Kimi-san started attending church as a high school student, and continued going every Sunday when he moved to Tokyo for college in the early 1980s. This is where he first

interacted with foreign people. He explains that “a famous American pastor came to Japan and spoke in several places.” He was invited to Kimi-san’s local church in Tokyo, where the Japanese pastor interpreted for him. At that time, Kimi-san says he “spoke so little English” that he was unable to communicate directly with the American. He then met another “remarkable” overseas student from New York, who was “certainly a Mormon and spoke fluent Japanese.” Kimi-san was impressed by his bilingualism and commitment to Japanese culture. Kimi-san later returned to Bungo-Ono to teach Japanese at Mie High School whilst studying English in his spare time. He has been attending the eikaiwa group for the past 10 years.

Kimi-san and Ka-chan now play in a band together alongside Japanese friends and former ALTs from America. Kimi-san switches between acoustic and electric guitars, while Ka-chan plays the harmonica and ukulele. They are very talented, practising regularly. I had the pleasure of watching them perform at our eikaiwa Christmas party whilst we enjoyed onigiri and Japanese desserts made by the eikaiwa participants, mashed potato and cookies made by the ALTs, and—the staple of Japanese Christmas—take-away fried chicken. The band played a mix of Japanese songs and western Christmas classics.

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Kimi-san is happy that families here now celebrate Christmas and Halloween alongside Japanese cultural events. He says that “different kinds of cultures are mixing together, and a new kind of culture will be born. . . The JET Programme has contributed to those kinds of things.” He explains that Bungo-Ono is “a narrow local place and everyday [people here] think the same things. . . [they] seldom experience new things and new thoughts, whether it is religious matters or music or different cultures.”

Ka-chan agrees that “Japanese culture and other cultures must interact.” She is keen to meet people from other countries and build friendships saying she wants to be “a citizen, ambassador like that.”

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Like Kimi-san, Mitsuko values the JET Programme, and has “envy [for] current students because when they are young they can hear native speakers.” But she feels “so happy to have the English eikaiwa class” which means she can “enjoy lifelong learning. . . I always thank the ALT teachers.”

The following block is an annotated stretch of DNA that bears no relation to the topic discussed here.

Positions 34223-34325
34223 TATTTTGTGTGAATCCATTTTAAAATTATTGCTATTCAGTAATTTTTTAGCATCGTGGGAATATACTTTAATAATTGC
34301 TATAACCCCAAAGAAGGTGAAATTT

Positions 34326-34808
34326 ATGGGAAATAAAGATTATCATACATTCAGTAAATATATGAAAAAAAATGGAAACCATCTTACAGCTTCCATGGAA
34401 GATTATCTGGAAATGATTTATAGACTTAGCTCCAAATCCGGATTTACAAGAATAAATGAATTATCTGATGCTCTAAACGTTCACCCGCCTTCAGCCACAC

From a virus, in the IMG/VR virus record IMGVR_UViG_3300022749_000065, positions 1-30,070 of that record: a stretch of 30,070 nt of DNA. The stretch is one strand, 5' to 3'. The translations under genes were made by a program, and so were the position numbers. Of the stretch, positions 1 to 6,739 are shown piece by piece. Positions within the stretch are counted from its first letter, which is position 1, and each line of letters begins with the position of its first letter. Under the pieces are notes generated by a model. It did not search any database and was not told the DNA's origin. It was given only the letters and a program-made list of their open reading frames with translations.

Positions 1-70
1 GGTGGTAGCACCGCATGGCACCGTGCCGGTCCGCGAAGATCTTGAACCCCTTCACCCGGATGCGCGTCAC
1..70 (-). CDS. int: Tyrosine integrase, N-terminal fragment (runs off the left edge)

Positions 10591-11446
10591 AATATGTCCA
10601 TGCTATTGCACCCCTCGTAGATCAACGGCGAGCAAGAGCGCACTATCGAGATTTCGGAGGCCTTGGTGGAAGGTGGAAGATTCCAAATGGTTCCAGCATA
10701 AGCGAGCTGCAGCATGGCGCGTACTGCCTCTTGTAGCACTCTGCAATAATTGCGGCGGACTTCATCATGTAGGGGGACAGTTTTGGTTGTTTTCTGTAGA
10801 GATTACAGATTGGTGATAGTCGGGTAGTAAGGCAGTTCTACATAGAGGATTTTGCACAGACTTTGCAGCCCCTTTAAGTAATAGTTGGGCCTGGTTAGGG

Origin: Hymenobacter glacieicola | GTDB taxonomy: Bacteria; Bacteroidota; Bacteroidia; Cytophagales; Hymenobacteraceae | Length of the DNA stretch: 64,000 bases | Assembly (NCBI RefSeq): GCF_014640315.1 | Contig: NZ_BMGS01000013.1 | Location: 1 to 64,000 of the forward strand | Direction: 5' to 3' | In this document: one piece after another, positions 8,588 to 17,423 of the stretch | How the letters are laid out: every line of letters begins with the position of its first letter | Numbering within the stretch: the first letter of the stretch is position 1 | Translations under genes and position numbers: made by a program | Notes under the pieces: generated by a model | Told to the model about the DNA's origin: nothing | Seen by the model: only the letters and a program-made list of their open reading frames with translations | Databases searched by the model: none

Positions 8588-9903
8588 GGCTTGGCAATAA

Alongside English study, Mitsuko is now learning Korean from the Korean JET CIR (Coordinator for International Relations) in our town. She also volunteers to support the new community of migrant workers living in Bungo-Ono, who are from Nepal, China, and Sri Lanka and work on the kiwi plantation and for a construction company. She says that “once a month we enjoy cooking, playing games, and teaching Japanese. . . It is very interesting to

learn about each other’s cultures and lifestyles.” Mitsuko hopes “they will not be isolated in an unfamiliar country.” I am warmed by her empathy towards the foreign communities that live here. She has been very kind to me and the other ALTs, quick to answer questions and help us navigate living in Japan.

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In fact, I could say the same about so many members of the community here. Whether I need to jump-start my car battery, find a doctor, or buy a specific ingredient, local people have rushed to help me. It is rare for a week to go by without being given a plastic bag full of homegrown sweet potatoes, kabosu fruit, or persimmons, depending on the season.

So whilst life in Bungo-Ono feels like a world away from the buzzing megacities of Osaka or Tokyo, there is no shortage of kindness, community, and unexpected opportunities for cultural exchange here. I am certain that many rural JETs would agree that being placed in a smaller community is a unique and special experience. People like Kimi-san, Ka-chan, and Mitsuko epitomise the warm welcome that so many Japanese people give to foreigners, and their commitment to studying English is inspiring. I hope that in years to come, they can continue attending the eikaiwa group and building friendships with future JETs.

Before moving to Japan, Kira worked as a refugee support worker, promoting intercultural exchange and supporting families to restart their lives in the U.K. She is now a first-year ALT in Bungo-Ono, Oita. Alongside volunteering at the eikaiwa group, she enjoys exploring new cities, hiking Kyushu’s peaks, and studying Japanese.

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Learn in person or online.

JET alumni and participants are eligible for a 25 percent ($11K+) annual scholarship toward a master’s degree at the Middlebury Institute of International Studies, a graduate school of Middlebury College.

Current JET participants can take part-time courses online while continuing their JET work.


• International Education Management

• Teaching English to Speakers of Other Languages (TESOL)

• Teaching Foreign Language

• International Policy and Development

• Translation and Interpretation

• Translation and Localization Management and more GET YOUR JET SCHOLARSHIP 164 |

Heading home from JET? Land your dream job in the US with Quick USA!

Calling all recently graduated JETs!

As your JET Programme journey comes to a close, a new adventure awaits you back in the States. National AJET is excited to connect you with Quick USA, our official recruitment partner specializing in helping JET returnees like you transition back into the US workforce.

Why Quick USA?

• JET Expertise: They understand the unique skills and experiences you gained on the JET Programme

• Job Market Savvy: They have a deep understanding of the US job market and can help you translate your JET experience into compelling applications.

• Nationwide Network: With offices in major cities across the US, they can connect you with opportunities that align with your career goals, no matter where you want to land.

• Personalized Support: Their dedicated team will guide you through the resume and interview process, ensuring you put your best foot forward.

National AJET and Quick USA are here to help you make a smooth and successful return to the US. Leverage your JET experience and land the perfect job!

Visit Quick USA today:

Don't navigate the US job market alone. Let Quick USA be your guide!

National AJET The National Association for Japan Exchange and Teaching